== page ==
Constitutional rights can impact large groups, yet most plaintiffs in civil rights cases bring individual claims. Critics of the Supreme Court’s decisions regarding class actions, such as the decision last Term in Dukes v. Wal-Mart, have argued that the Court is generally limiting the ability of plaintiffs to bring class actions through procedural limitations, such as the Wal-Mart Court’s heightening of the commonality requirement. I trace the problem deeper into the substance of constitutional doctrine. The Court has defined certain constitutional rights to require highly individualized inquiries. For example, Fourth Amendment excessive force claims, the bread and butter of constitutional tort litigation, often require an individual analysis of the reasonableness of the search. As a result, courts may deny class certification citing to a lack of common issues. Other constitutional rights - ranging from due process rights, criminal procedure rights, equal protection claims, and takings claims - similarly resist aggregate treatment. The Wal-Mart ruling - although procedural - will have a disproportionate impact on particular substantive areas of the law, even within civil rights litigation. I suggest that this confluence of procedural rulings and change in constitutional doctrine was not anticipated and nor is it desirable. I explore changes to sub-constitutional remedial doctrine and statutes that could rekindle aggregate constitutional litigation. Aggregation would benefit more than just the plaintiffs who bring these cases. If constitutional litigation becomes a purely solitary affair, sporadic cases may have an outsized impact, but in an ad hoc way that provides poor notice to government officials. Aggregation can improve clarity, legitimacy, participation, and representation. Bigger lawsuits may sometimes be better - particularly when developing constitutional values.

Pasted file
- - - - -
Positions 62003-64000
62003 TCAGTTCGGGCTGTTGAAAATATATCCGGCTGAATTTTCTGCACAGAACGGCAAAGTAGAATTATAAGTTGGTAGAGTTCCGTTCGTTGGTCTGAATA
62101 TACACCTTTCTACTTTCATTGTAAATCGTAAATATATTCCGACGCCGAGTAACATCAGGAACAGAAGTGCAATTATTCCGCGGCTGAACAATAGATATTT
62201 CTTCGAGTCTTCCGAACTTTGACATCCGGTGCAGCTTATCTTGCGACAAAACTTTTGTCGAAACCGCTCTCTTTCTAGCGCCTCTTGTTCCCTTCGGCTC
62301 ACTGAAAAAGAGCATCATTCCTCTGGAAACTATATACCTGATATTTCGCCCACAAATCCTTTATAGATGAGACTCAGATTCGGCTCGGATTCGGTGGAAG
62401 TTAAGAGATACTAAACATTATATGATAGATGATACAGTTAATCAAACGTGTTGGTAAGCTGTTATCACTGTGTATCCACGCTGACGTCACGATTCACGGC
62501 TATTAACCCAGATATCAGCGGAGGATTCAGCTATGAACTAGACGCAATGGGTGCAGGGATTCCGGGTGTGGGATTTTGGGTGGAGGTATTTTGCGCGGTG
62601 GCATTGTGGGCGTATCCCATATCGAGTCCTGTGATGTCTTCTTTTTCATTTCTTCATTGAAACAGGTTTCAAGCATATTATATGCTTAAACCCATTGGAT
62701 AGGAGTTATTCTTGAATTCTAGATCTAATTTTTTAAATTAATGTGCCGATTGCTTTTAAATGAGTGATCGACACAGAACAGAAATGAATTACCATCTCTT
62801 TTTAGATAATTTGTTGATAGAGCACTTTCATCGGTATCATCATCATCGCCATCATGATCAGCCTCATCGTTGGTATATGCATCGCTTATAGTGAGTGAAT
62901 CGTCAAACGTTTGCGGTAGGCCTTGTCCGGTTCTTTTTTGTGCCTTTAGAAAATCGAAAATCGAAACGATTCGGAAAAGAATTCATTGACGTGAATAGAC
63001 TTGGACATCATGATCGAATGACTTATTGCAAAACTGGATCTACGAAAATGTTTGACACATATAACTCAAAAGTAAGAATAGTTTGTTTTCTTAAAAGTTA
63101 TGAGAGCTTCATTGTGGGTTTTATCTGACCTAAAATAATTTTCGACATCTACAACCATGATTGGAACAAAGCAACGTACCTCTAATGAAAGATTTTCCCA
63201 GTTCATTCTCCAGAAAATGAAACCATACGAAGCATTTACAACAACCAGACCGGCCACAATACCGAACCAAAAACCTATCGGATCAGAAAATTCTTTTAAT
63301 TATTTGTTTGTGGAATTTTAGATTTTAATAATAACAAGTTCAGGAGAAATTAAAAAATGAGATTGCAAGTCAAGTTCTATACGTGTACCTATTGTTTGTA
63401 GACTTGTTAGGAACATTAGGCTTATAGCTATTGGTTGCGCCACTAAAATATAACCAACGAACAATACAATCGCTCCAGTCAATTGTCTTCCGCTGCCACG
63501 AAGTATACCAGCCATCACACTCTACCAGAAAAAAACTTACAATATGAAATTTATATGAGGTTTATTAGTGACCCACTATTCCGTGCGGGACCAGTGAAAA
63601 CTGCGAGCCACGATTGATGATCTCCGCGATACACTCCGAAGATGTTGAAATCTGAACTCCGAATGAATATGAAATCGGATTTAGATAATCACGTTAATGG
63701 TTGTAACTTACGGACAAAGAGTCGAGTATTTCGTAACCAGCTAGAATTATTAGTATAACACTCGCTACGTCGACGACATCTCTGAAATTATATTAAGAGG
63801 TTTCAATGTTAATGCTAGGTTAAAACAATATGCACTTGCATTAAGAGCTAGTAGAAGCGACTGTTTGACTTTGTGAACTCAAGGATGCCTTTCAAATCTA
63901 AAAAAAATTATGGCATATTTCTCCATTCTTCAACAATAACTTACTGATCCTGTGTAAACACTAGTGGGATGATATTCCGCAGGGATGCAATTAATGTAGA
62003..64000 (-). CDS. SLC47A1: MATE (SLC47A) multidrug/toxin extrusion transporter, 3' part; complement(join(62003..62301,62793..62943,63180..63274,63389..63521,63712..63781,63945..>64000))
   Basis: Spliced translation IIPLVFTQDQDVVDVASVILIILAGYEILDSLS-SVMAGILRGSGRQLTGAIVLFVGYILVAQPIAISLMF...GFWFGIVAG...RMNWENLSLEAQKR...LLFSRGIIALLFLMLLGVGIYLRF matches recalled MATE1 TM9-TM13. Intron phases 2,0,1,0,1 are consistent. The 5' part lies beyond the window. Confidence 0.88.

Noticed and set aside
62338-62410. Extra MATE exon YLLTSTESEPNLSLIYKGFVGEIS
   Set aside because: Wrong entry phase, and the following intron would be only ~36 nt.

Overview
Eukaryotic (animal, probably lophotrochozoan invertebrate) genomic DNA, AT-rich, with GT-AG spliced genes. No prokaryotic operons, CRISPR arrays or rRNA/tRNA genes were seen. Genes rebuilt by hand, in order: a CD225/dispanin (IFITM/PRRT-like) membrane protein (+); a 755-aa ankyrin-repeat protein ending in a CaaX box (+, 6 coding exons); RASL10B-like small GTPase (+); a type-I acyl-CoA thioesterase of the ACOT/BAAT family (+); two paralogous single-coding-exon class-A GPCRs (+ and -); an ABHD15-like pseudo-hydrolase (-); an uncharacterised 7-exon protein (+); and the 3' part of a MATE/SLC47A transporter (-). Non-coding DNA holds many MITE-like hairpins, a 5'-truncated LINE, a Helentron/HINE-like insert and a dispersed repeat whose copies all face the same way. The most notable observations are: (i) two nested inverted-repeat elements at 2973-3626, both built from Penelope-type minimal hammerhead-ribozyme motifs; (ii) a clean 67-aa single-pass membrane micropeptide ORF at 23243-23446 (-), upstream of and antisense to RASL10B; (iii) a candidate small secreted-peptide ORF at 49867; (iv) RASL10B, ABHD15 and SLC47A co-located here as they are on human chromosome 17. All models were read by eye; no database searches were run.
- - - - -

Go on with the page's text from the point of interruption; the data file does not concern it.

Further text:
Brandon L. Garrett, Aggregation and Constitutional Rights, 88 Notre Dame Law Review 593-648 (2012)